Today’s post is the last of the series related to our recent trip to Bulgaria. I often find myself researching rather obscure airlines and properties with few reviews. Most of the time I just go on whatever information I can find as well as my gut instinct. Thus, I like to post reviews of such places when I can so that others can be informed if contemplating the same companies.
We flew Bulgaria Air from Frankfurt to Sofia and Sofia to Burgas (on the return: Burgas to Sofia and Sofia to Frankfurt). I ended up choosing this carrier since it is not possible to fly from Sofia to Burgas on any other airline, and I was not able to find affordable, suitable itineraries that flew directly to Burgas (or Varna).
Upon check-in at Frankfurt Airport, I was informed that I may not take the car seats on board. This is the first I have ever heard of this. When queried, the reason given was that the aircraft was small and the seats would not fit. Bogus. Yes, the aircraft was small, but the car seats definitely would have fit with the arm rests raised.
I requested to have the seats gate checked (we wanted to carry on our luggage and not check anything). This request was denied. No reason was given other than it “wasn’t allowed.” However, we could gate check our stroller. This made no sense at all. Furthermore, no information regarding allowance of children’s items (other than the infant baggage allowance) is listed on the Bulgaria Air website. Be forewarned: it’s hit or miss depending on the check-in agent.
Also, for the first time ever, I was required to weigh my carry on luggage. I’ll admit, I’m a stuffer, and it was definitely over the 10kg mark. (Side note: The check-in agent at Frankfurt told me I could only have 7 kilos of carry-on luggage which is in direct conflict with the website’s information.) I was forced to check our carry-on suitcase along with the car seats. No good.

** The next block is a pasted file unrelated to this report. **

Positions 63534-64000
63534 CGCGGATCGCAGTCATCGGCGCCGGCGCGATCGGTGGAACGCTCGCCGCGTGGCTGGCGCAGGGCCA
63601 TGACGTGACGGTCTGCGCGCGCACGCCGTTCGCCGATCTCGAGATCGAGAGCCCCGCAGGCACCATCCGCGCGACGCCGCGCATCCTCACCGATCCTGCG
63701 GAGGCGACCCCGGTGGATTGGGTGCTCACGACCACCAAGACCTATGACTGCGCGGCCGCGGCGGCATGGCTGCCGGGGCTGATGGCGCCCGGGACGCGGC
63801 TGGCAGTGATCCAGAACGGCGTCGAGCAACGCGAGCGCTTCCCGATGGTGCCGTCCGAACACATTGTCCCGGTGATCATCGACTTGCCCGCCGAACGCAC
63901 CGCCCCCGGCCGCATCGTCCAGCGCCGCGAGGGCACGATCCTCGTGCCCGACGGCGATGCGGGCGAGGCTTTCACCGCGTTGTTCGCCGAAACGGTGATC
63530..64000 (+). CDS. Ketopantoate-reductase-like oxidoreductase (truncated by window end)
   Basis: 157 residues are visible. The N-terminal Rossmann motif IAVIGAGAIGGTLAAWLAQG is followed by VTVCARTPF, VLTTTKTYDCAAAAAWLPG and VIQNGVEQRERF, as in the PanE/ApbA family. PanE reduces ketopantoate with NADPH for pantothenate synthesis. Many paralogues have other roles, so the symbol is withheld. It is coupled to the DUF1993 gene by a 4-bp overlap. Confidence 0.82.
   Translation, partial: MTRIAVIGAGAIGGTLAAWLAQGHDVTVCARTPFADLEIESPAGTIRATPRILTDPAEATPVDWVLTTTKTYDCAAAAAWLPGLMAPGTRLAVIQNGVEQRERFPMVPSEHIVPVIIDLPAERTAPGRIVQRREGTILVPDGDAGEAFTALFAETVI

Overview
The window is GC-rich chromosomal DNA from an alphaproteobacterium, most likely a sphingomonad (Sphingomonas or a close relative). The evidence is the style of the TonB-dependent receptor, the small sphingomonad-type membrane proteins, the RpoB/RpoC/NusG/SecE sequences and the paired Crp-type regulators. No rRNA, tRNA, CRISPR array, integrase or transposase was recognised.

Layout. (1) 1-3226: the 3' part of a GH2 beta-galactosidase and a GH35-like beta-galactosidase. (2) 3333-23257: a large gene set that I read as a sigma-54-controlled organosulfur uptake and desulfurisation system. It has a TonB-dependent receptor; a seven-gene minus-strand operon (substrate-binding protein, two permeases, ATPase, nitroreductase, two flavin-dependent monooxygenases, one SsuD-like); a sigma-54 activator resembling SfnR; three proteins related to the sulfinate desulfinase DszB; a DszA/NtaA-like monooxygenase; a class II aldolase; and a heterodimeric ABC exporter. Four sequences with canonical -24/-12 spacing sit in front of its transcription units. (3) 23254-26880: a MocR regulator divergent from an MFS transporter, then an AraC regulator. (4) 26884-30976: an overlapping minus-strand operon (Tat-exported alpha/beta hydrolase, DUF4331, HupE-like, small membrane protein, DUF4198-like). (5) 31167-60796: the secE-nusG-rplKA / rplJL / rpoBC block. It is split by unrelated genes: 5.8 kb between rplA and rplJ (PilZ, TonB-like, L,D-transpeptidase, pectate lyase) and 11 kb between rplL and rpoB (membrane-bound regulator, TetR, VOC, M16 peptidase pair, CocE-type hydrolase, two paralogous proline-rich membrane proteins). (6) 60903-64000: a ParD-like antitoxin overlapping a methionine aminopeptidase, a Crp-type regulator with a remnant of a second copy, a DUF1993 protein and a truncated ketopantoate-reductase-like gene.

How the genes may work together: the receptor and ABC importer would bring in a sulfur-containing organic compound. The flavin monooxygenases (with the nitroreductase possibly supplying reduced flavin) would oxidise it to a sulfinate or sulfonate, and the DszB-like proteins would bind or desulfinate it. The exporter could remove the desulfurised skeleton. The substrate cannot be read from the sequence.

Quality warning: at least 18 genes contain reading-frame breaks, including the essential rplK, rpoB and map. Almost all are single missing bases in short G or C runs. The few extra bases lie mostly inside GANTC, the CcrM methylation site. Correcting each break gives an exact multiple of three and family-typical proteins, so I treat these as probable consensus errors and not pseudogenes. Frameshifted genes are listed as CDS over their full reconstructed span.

All passengers on all four of the Bulgaria Air flights were shuttled by bus to and from the aircraft. This is quite a pain with kids when the bus only has a few seats (and you are lugging more than your fair share of junk around).
On board, we were given a seat belt for Screech that linked him with Doc Sci. Other than this, no other concessions were made or attention given to children. I realize this is pretty much the norm nowadays which makes me appreciate when other airlines (such as Swiss) go above and beyond.
All four flights served a snack and drinks. Flights to/from Frankfurt served sandwiches, and flights to/from Burgas served chocolate-filled croissants. Drinks offered included: Coke, fruit juices (apple and orange), water, beer, and wine.
Both times we flew through Sofia, we had to go outside security and enter again before our connection. I’m sure I don’t have to elaborate on what a stressful ordeal it is to go through security twice in a matter of hours with an entourage.
The planes themselves were rather old and some had the dreaded mis-matched seats. Nothing as bad as Pulkovo Airlines, but the aircraft definitely showed its age. The lavatories barely had enough room for me and T-Rex to stand, and not one of the planes had a working flusher on the toilet. Mmmmm.
On the return, we revised our check-in strategy. I took the stroller and two car seats only to the check-in desk. I left my big pack and the suitcase with Doc Sci out of sight from the agent. We had already checked in online, so I sweetly begged to gate check all three items. The woman thought I was nuts, but I pressed, explaining we had a very tight connection in Frankfurt (which was the truth). I was granted three gate-checks, and I swiped a stack of “approved cabin baggage” tags from the desk.
When we lined up for bus-to-plane boarding at Sofia, the gate agent there eyed my things. She then gave me reprinted boarding passes that moved us from Row 5 to Row 11. When you only have one hour to get two kids, three bags, two car seats, and one stroller from the aircraft through passport control and customs, and a then make the long walk to the train station, the truth is that six rows (half the plane, actually) makes a difference. I protested, but she would not move us back to Row 5. No reason was given for the change.
The snarky gate agent then ever-so-smartly informed me that my gate-checked items were tagged incorrectly. I told her to take it up with her colleagues in Burgas.
To summarize, this airline is by Bulgarians, for Bulgarians. It exists because the company knows it is the only carrier to go to certain domestic destinations. A definite lack of unity and conformity to regulations makes flying with Bulgaria air a headache. In short, they don’t have their act together.
Hotel Bulgaria (Burgas)
This hotel was chosen for us by the bride. Her brother works at the hotel and was able to get her guests a great rate.